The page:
I had a manager actually confirm to me that he’d done that. This manager actually ran a pretty clean inventory and I guess if he was honest enough to admit that to me….

11 Jan

My Reporting Structure At A Prior Company

For a recent job interview I put together a short 2-page summary of the things I’d done at Higgins. Mainly this is a data flow diagram showing where the data started and ended. I was involved in all of it (ok, not every single piece, I had an IT manager who liked command line programming) but for the most part I did all of the design, programming, testing and implementation for our reporting.

Reporting (PDF)

What follows is an explanation that I sent to a hiring manager.

The main business ERP was developed by a company called Activant (now Epicor) Falcon. It was a lumber based ERP (used by Higgins and Golden State) that was developed in and ran on Progress (the database and language are tied together in many ways). I don’t have the total database size but it would have been several hundred gigabytes. This is where the majority of our data was stored. The Pella side of the business was much smaller and did most of their analysis in an Access database. This was merged with our data.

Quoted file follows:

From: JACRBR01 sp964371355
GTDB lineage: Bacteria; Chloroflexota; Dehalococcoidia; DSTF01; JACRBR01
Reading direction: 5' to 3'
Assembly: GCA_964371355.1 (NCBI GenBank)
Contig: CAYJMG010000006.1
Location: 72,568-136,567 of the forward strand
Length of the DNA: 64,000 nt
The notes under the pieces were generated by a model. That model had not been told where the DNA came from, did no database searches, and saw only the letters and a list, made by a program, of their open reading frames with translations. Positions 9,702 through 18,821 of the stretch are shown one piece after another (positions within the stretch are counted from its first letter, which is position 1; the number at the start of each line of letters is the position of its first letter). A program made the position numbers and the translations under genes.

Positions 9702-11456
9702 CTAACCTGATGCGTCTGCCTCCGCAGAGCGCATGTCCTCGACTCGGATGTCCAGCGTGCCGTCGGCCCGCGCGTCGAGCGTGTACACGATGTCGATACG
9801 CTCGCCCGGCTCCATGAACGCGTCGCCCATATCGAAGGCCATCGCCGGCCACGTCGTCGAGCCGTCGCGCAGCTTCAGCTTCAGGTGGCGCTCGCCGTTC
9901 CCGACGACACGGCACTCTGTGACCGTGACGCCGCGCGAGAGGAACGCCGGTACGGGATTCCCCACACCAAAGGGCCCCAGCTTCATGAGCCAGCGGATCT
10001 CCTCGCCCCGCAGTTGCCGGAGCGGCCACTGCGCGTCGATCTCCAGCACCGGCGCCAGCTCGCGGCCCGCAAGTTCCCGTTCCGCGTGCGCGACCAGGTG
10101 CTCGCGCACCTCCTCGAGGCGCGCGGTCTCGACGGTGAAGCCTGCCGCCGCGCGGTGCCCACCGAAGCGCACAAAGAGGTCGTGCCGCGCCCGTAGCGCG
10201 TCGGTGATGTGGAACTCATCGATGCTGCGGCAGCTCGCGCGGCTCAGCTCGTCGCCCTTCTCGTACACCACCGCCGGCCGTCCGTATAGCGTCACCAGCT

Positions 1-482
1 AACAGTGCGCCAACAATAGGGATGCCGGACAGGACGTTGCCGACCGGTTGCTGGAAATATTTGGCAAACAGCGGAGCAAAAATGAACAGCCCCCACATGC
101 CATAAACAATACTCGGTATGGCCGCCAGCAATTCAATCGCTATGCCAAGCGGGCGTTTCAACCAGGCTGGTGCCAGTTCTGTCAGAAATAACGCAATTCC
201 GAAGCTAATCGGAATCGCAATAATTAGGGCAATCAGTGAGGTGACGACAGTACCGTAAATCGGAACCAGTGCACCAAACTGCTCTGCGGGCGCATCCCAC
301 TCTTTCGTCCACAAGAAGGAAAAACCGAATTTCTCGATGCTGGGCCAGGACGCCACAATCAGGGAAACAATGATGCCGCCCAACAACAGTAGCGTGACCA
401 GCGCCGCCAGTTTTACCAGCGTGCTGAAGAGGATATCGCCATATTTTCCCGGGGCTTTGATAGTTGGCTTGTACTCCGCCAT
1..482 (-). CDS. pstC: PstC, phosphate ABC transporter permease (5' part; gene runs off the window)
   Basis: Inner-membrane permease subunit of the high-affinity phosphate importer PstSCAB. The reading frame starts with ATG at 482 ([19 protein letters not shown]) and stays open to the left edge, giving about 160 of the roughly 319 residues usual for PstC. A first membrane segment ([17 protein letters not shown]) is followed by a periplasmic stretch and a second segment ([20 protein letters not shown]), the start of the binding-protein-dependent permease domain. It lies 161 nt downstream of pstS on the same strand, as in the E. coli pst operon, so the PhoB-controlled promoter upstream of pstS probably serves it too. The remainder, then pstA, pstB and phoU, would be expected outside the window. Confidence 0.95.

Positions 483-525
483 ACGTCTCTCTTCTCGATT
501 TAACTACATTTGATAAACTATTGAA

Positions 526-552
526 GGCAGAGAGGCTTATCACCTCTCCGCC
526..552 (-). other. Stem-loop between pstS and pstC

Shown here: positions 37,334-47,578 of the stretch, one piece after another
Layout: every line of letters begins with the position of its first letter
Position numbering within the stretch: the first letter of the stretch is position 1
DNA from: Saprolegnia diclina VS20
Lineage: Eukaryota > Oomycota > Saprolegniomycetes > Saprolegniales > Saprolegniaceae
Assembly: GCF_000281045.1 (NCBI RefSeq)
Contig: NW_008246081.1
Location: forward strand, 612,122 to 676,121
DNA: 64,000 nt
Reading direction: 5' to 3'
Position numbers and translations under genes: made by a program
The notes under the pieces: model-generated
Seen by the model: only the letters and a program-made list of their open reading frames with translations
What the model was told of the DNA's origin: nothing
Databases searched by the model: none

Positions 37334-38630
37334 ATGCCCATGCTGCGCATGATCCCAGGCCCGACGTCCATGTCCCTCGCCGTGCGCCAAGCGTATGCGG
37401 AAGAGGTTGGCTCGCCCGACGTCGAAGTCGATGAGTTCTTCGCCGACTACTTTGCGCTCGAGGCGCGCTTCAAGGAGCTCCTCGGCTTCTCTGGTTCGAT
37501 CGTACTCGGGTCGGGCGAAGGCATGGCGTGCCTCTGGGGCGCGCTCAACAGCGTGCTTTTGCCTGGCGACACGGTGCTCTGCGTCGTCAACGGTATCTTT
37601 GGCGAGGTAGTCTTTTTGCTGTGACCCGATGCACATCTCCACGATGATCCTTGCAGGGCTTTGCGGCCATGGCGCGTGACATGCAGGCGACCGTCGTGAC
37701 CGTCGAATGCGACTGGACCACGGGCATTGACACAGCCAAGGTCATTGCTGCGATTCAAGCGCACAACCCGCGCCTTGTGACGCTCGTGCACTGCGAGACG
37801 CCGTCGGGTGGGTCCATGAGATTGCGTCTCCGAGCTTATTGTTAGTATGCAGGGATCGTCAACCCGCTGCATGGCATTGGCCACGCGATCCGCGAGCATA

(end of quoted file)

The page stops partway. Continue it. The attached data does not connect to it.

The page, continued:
Data was pulled from the Falcon ERP in multiple ways and used in multiple systems as follows:

  • Ad-hoc Reporting using Cyberquery – This was standard reporting (Excel, PDF, command line, automated emails, etc.).
  • Cyberquery hold files – These were flat-file based data extracts that were very fast. We used these extensively.
  • Cyberquery data extracts – These were extracted CSV files that were eventually imported into our intranet (Horde application framework – LAMP based) for reporting, CRM (purchasing used SugarCRM), Sharepoint (KPI’s displayed there) and web-based reporting for our on-line customers.
  • We did occasionally use an ODBC connection to access this data directly from PHP but it was awkward so in general we stuck to exporting it into MySQL.

We moved the data around, for the most part, using UNIX/Linux commands (rsync, cat, mysqlimport). Cyberquery also allowed you to create macros which ran AIX commands.